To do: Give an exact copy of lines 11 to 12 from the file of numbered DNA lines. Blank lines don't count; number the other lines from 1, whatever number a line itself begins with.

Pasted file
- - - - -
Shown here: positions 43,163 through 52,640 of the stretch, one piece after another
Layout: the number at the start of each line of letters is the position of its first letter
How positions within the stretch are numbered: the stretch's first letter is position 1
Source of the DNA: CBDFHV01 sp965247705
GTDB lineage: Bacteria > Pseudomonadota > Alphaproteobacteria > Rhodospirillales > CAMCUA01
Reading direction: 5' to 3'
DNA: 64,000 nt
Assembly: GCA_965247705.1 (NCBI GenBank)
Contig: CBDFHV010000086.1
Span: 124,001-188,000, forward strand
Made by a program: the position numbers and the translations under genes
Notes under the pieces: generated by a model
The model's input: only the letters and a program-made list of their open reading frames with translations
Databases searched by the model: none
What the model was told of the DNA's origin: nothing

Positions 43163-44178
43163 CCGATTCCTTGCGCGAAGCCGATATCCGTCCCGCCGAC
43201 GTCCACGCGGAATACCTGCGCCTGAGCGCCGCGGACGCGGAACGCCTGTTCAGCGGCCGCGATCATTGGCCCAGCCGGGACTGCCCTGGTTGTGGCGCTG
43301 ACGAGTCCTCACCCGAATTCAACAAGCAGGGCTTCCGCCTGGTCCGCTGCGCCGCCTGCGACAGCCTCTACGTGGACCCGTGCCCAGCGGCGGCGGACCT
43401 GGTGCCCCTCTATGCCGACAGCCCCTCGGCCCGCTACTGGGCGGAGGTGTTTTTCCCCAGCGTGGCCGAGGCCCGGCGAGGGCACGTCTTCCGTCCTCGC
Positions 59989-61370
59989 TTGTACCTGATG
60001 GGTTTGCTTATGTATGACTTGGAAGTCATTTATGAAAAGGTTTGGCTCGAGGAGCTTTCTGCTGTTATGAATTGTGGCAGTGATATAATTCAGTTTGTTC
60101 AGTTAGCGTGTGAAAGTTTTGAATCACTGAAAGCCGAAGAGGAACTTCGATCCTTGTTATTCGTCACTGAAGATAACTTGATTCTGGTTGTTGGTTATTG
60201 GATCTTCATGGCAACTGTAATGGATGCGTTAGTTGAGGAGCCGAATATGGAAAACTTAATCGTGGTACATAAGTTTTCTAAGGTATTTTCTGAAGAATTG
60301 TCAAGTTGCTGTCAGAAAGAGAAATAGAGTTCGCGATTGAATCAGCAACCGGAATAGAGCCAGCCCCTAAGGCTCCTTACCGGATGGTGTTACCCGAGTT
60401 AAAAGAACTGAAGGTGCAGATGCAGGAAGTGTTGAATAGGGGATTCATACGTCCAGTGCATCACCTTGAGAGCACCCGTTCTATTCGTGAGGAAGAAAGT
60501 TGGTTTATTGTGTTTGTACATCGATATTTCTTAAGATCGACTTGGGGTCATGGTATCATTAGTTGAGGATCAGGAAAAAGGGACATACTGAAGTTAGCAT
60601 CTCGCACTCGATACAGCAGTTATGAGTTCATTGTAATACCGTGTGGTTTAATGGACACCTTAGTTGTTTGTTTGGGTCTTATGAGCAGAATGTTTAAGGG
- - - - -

Made by a program: the position numbers and the translations under genes
Notes under the pieces: generated by a model